The modern marketer has a glut of possible communication mediums through which he can promote a brand. In additional to traditional advertising like print, radio and television, he also has social media outlets, Internet advertising, and mobile platforms. And that doesn’t even count word of mouth and other customer-driven avenues like blogs and user reviews. With all these options out there, how can a marketer determine which is the most effective?
The solution is not to rely on a single one. Instead, leverage multiple mediums at once. It expands your coverage and increases the effectiveness of your message by an order of magnitude. But even this strategy is not as simple as it sounds.
Targeted media. Each message has to be tailored for the medium being used, even if—no, especially if they are running the same promotion. Customers don’t respond well to generic messages. They fall flat, and the campaign falls apart because all the channels are saying the same things in the same way.
You can still write messages appropriate to the medium and still tie them in together with the other elements of the campaign. Every media outlet has its own personality; find out what the norms are for communicating in each medium and tweak the message to fit.
Coordination. Okay, so you’ve targeted your message for each medium. But are you dribbling them out one at a time, or releasing them all at once in a scattergun approach? Are the messages self-contained and independent, or are you using one medium to promote another?
Coordinating your promotional messages can greatly increase their reach and effectiveness. For example, you can use Twitter to promote your Facebook promotion at the same time your TV spot sports a link to your Facebook page. Your TV spot, in turn, would be displayed on your Youtube page, which is then posted on Facebook and Twitter in turn. It may seem circular, but it works wonders for your visibility.
Marketers need to have an array of different skills if they are to survive and thrive in this competitive industry. While you don’t have to have an educational background or working skills in the areas listed below, it’s a good idea to have at least some knowledge about it.
Graphic design. They say that “common sense isn’t common”, and sadly neither makes design sense. Graphic design is a science as much as an art. Familiarity with design conventions and the graphic design process will help you communicate your ideas more effectively, and result in better-looking material.
Creative writing. It’s good to keep in mind that skill in one type of writing doesn’t directly translate into skill at another. A journalist-by-training good at press releases is not the same as an advertising copywriter with an ear for punchy taglines. That said, a marketer who can write is an incredible asset to his organization, as he can communicate effectively in both internal and external communications, as well as properly assess the work of others.
Sales. Marketers are in the business of selling. Granted, it’s a more roundabout and indirect method, but the end result is the same: buy our product. Good sales training can give a great perspective to your customers. If possible, train with the sales team within your company. They know what the hot buttons that your marketing messages should be pressing.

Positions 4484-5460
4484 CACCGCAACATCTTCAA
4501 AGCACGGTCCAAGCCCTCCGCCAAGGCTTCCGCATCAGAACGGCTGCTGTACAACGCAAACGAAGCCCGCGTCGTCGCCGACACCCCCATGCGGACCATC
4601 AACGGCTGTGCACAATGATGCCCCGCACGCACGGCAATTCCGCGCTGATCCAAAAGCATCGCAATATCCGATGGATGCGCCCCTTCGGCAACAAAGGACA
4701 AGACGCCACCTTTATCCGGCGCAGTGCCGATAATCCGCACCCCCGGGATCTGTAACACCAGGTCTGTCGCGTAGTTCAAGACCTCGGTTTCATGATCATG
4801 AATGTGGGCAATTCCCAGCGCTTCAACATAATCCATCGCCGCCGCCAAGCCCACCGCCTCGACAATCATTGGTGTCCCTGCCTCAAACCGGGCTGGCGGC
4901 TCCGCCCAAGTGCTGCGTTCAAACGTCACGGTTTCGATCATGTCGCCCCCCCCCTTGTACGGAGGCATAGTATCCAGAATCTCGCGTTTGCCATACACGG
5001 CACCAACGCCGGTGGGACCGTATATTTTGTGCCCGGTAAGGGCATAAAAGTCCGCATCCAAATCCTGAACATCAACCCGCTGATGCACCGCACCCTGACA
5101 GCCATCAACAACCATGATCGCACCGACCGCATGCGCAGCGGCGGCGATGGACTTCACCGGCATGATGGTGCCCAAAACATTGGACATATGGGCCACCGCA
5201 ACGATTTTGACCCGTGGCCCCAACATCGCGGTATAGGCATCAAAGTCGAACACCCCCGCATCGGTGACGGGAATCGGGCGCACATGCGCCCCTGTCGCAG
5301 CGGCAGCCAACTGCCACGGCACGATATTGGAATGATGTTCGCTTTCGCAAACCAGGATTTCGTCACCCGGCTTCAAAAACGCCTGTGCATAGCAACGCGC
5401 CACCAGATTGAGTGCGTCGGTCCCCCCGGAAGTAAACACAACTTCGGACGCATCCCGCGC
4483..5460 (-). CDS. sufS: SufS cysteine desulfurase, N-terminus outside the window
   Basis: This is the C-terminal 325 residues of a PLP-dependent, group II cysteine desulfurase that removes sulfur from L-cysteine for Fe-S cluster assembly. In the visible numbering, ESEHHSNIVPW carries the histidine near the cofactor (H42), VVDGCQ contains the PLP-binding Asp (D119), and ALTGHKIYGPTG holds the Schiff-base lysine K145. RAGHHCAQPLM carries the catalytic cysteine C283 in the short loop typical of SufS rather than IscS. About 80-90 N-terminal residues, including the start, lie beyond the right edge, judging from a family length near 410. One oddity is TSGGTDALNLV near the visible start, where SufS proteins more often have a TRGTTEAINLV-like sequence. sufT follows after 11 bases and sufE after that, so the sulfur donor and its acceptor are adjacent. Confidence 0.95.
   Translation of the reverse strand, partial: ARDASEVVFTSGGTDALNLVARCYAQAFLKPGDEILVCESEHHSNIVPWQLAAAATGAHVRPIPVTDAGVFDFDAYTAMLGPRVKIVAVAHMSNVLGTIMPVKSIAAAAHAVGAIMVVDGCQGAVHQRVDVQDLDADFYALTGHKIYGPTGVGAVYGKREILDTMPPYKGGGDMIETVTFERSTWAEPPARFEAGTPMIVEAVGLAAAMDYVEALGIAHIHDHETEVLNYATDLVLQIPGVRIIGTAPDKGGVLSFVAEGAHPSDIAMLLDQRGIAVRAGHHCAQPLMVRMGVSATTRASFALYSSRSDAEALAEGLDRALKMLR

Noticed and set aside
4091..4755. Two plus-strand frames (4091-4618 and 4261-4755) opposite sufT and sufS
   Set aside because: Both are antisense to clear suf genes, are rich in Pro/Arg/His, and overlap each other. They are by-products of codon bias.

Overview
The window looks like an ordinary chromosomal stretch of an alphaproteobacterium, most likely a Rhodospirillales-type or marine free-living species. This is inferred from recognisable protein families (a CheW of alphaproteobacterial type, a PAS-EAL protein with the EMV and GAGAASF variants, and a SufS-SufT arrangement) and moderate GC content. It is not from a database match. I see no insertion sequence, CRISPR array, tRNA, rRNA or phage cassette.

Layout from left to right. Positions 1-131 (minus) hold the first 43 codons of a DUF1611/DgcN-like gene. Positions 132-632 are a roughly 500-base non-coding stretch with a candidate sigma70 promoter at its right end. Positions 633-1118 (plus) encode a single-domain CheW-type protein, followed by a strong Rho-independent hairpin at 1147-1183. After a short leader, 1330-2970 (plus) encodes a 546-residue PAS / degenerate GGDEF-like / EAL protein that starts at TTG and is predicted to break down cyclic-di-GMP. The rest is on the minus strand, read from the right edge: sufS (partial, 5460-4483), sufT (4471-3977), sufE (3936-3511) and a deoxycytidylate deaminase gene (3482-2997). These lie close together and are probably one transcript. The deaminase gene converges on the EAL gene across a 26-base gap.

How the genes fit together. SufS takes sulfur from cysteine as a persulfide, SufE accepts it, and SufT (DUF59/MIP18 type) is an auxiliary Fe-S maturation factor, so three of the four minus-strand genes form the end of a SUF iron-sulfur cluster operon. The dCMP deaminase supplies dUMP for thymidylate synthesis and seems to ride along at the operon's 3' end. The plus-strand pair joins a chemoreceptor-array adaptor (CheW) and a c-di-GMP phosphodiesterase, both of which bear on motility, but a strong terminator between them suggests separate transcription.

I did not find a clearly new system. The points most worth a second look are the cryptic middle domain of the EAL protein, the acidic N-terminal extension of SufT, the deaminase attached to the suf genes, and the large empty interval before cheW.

One could argue that you could hire employees or contractors to compensate for your shortcomings—and you can. But how will you be able to properly manage their performance if you don’t have at least a basic understanding of what the role requires?
The marketing team should never work inside a vacuum. Not only is it bad for morale, but such isolationism can lead to dangerous results during a marketing campaign. Working with tech support, sales, and engineering can be the difference between a scandal and a success.
Technical Accuracy. Promotions extol the benefits of products to customers, who look at the features and say “I want my product to do that.” But what happens if marketing exaggerates and makes false claims? The customer just bought a product that doesn’t do what the ad said it would! This leads to returns, a bad reputation, and maybe even a lawsuit.
Campaign feedback. When marketing pushes a promotion out into the public, the sales people are usually the first to know whether or not it works. They are on the sharp end, talking to the same customers you’re targeting with your ads. A good relationship with the marketing department can clue you in on what customers think of the marketing campaign, or if they’ve even heard about it in the first place.
If another company’s business is related to your own, you opt to join forces and market both brands together. Not only are you pooling resources, you’re also pooling audiences: exposing your product to another company’s customers and vice versa.
Event sponsorships. Organizations sponsor events all the time. It’s a great way to gain exposure for your product while showing your support for causes, sports, or milestones that your customers (and people you would like to become customers) value.
Product packages. Sometimes products just go hand in hand: hotdogs and buns. Toothbrush and toothpaste. Computers and software. Savvy marketers can work with complementary brands and promote two products at the same time in order to maximize exposure. You can do it on a one-off basis, as in a sale, or on a regular basis as part of a bundled product package.
Product placement. Though it has been done in the past, there is a growing trend of consumer brands using product placement in entertainment franchises such as movies or videogames. It’s a good way of putting your product in front of the customer, provided it is not done too obviously and doesn’t detract from the audience’s enjoyment of the movie or game.
Do you use the four “Crosses” in your marketing? What benefits have you gained from it, and how do you plan on implementing it in the future?